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William Schouler, A history of Massachusetts in the Civil War: Volume 1 6 2 Browse Search
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Browsing named entities in William Schouler, A history of Massachusetts in the Civil War: Volume 1. You can also browse the collection for Joel Hayden or search for Joel Hayden in all documents.

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Governor was Hon. John Z. Goodrich, of West Stockbridge, who, being afterwards appointed Collector of the Port of Boston, resigned on the 29th of March, 1861. Oliver Warner, of Northampton, was elected Secretary of State; Henry K. Oliver, of Salem, Treasurer and Receiver-General; Dwight Foster, of Worcester, Attorney-General; and Levi Reed, of Abington, Auditor of Accounts. Jacob Sleeper, of Boston; John I. Baker, of Beverly; James M. Shute, of Somerville; Hugh M. Greene, of Northfield; Joel Hayden, of Williamsburg; James Ritchie, of Roxbury; Oakes Ames, of Easton; and Eleazer C. Sherman, of Plymouth,—were elected Councillors. William Schouler, of Lynn, was Adjutant-General, to which office he had been appointed by Governor Banks; he was also acting Quartermaster and Inspector-General of the Commonwealth,—the entire duties of which offices he performed with the assistance of William Brown, of Boston, clerk, and one man, who had charge of the State arsenal at Cambridge, in which we
allude with emphasis is, that, after the passage of the tax act, we very much more than paid our share of it by heavy expenditures, made at Mr. Cameron's request, and on which we are losing the interest. I ask, therefore, that at least as much as the amount of the tax assessed on Massachusetts should be paid to us before we pay this tax. This is safe for the United States, and only just to Massachusetts. On the same day, the Governor wrote to the Secretary of the Navy, introducing Hon. Joel Hayden, of the Executive Council, and Edward S. Tobey, President of the Boston Board of Trade, who were deputed to confer with him in relation to iron-clad ships. These gentlemen had a plan for iron-plating four steamers, belonging to the Government, at Charlestown and the Kittery Navy Yards, which, the Governor said, would render them invulnerable, and present them ready for action and in sea-going trim in fifty days. If those vessels belonged to us, he continues, we would undertake to prepa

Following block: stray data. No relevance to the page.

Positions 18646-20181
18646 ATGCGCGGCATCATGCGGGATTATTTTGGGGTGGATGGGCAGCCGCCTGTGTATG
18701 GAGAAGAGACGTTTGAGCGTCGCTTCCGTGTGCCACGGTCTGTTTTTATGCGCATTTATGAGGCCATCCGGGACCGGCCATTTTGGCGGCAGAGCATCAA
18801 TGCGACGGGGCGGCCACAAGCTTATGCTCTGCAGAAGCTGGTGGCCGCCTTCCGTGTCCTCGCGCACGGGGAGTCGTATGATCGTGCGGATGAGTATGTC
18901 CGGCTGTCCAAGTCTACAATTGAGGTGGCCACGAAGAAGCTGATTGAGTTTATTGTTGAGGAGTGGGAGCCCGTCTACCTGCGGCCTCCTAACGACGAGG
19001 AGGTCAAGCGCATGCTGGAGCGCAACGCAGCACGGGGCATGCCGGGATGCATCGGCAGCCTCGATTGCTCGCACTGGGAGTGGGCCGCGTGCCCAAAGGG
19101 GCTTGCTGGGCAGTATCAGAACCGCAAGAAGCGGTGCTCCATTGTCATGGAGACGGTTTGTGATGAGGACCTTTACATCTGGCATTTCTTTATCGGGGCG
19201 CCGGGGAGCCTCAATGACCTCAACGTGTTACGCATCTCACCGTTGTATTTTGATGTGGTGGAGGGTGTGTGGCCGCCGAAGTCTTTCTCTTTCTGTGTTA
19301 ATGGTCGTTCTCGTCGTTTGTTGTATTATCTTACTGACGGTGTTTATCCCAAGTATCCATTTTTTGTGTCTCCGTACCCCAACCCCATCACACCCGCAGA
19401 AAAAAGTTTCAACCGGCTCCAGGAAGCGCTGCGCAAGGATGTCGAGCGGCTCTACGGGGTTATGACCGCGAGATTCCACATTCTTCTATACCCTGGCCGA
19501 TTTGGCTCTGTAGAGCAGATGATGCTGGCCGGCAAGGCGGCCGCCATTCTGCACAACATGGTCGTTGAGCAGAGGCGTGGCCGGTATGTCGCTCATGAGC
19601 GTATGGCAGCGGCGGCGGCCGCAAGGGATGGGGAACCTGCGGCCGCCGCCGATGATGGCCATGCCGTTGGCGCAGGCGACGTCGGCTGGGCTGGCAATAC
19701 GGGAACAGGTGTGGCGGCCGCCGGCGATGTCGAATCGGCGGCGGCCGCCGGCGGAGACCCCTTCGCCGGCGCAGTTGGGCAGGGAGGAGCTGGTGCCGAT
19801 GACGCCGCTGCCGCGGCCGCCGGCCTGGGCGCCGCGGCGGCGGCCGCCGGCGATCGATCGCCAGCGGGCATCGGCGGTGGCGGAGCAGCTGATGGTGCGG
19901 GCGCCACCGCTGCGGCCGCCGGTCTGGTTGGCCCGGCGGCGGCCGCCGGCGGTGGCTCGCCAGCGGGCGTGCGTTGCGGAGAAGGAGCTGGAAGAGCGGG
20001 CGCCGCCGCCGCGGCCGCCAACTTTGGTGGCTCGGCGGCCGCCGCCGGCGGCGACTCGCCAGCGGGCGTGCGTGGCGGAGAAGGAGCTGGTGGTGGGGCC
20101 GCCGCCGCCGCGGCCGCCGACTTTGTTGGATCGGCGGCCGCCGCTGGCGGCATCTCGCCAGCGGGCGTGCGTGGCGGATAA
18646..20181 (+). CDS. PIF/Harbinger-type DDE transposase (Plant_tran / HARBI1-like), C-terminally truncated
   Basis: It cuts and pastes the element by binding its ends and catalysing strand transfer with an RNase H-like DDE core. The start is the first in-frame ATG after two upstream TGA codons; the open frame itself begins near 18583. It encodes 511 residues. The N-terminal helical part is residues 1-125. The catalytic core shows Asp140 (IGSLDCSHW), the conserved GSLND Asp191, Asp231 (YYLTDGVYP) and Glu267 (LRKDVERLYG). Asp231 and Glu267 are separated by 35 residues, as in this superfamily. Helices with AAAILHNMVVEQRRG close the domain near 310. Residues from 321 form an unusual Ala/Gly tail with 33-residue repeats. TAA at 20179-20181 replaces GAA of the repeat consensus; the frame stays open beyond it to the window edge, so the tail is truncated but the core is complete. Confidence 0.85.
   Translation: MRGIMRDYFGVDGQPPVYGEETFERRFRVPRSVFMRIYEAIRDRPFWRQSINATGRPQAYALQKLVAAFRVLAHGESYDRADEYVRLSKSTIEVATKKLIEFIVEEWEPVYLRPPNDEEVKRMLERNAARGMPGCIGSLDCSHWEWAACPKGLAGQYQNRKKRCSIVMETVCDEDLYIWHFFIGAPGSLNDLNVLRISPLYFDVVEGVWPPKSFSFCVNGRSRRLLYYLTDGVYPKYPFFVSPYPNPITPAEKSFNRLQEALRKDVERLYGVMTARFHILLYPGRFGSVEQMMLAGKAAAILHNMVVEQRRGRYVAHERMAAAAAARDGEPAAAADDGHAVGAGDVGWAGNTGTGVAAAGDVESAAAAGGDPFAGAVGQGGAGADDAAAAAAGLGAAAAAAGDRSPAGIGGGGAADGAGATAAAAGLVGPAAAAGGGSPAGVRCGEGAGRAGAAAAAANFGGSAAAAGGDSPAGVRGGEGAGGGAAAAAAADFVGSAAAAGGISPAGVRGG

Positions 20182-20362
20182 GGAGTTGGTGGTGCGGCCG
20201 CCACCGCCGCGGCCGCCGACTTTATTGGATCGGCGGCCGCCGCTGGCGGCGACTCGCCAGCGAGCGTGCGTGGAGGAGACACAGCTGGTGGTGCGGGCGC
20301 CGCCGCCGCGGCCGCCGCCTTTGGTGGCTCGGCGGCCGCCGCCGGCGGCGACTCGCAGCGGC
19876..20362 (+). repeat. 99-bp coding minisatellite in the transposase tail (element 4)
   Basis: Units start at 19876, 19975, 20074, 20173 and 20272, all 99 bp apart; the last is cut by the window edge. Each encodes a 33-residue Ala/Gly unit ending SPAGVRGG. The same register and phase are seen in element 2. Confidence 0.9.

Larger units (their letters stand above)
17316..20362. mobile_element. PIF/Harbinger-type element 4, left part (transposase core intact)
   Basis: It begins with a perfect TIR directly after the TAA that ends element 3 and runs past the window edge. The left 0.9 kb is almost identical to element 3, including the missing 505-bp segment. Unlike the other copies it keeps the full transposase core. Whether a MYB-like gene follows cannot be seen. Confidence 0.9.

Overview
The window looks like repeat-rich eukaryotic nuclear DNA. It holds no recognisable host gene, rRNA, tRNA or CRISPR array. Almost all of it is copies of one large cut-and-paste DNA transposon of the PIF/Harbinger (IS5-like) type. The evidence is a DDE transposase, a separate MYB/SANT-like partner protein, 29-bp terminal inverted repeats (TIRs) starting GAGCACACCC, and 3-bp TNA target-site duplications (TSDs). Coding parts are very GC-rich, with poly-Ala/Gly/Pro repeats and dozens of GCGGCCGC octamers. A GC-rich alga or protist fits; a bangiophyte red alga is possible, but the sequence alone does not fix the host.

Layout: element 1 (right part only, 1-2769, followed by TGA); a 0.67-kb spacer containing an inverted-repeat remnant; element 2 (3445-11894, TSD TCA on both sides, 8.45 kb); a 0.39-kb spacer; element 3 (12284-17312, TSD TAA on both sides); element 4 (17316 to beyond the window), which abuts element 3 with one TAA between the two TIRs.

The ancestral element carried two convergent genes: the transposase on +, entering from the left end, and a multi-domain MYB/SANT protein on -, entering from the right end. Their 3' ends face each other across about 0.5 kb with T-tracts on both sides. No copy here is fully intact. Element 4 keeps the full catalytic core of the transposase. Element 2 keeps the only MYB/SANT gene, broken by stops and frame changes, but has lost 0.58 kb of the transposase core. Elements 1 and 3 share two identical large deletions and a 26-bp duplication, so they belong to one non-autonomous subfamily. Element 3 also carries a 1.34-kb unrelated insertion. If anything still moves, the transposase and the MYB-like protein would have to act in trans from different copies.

ing Senator Sumner's re-election. The convention nominated Governor Andrew and the old State officers for re-election by acclamation, with the exception of the Lieutenant-Governor. Hon. John Nesmith had declined to be again a candidate; and Joel Hayden, of Williamsburg, was nominated Lieutenant-Governor in his stead, on the first ballot. This completed the ticket, which was as follows: For Governor, John A. Andrew, of Boston; Lieutenant-Governor, Joel Hayden, of Williamsburg; Secretary of SLieutenant-Governor, Joel Hayden, of Williamsburg; Secretary of State, Oliver Warner, of Northampton; Treasurer, Henry K. Oliver, of Salem; Auditor, Levi Reed, of Abington; AttorneyGen-eral, Dwight Foster, of Worcester. The Democratic party proper did not hold a convention to nominate candidates for State officers this year; but a convention was held in Faneuil Hall on the 7th of October, composed of Democrats and conservative Republicans, at which Brigadier-General Charles Devens, Jr., was nominated for Governor; Thomas F. Plunket, of Adams, for Lieutenan